The British Polling Council was set up in 2004 to uphold standards of disclosure that ensure that consumers of survey results entering the public domain have an adequate basis for judging the reliability and validity of the results.
By promoting high standards of disclosure, the BPC aims to encourage the highest professional standards in public opinion polling and to advance the understanding and interpretation of poll results among politicians, the media and the general public.
This role will, of course, be particularly important in the run-up to the general election, due to take place later this year.
However, it should be made clear that the BPC is neither an arbiter nor a guarantee of quality of polling. Our remit is solely to ensure transparency.
It is made very clear to BPC members that they are not allowed to suggest that their membership is any way a badge of quality.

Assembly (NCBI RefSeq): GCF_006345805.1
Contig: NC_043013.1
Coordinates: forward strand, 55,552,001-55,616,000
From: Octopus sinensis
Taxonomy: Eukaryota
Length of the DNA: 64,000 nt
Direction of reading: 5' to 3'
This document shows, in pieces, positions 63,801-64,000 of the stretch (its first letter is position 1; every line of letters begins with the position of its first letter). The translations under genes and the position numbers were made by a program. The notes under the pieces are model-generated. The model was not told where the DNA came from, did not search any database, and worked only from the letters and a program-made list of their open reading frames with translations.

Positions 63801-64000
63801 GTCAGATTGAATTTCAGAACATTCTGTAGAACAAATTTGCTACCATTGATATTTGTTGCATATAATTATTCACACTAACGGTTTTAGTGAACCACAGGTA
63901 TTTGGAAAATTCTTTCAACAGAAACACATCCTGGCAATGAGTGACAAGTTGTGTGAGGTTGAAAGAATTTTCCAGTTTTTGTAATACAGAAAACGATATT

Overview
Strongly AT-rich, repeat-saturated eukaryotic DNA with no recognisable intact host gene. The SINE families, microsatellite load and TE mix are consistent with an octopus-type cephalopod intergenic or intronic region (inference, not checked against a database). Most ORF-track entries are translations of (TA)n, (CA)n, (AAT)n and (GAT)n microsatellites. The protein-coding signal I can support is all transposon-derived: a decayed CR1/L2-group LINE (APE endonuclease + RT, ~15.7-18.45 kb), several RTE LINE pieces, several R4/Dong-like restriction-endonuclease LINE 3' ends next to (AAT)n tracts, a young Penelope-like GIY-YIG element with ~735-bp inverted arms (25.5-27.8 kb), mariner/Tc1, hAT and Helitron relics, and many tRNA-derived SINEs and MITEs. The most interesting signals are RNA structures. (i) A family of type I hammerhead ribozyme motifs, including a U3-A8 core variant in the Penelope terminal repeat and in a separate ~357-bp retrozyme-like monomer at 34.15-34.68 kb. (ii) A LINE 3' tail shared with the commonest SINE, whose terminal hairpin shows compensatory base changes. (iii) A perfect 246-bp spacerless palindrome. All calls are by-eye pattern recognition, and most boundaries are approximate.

Similarly, it is entirely inappropriate for anyone involved in the reporting of the results of polls and surveys to stipulate that they will only report the results and surveys conducted by organisations that are members of the BPC.
In particular, it should be noted that only organisations conducting social or political surveys are eligible for BPC membership, and, consequently, the vast majority of organisations conducting commercial market research surveys are not eligible for BPC membership.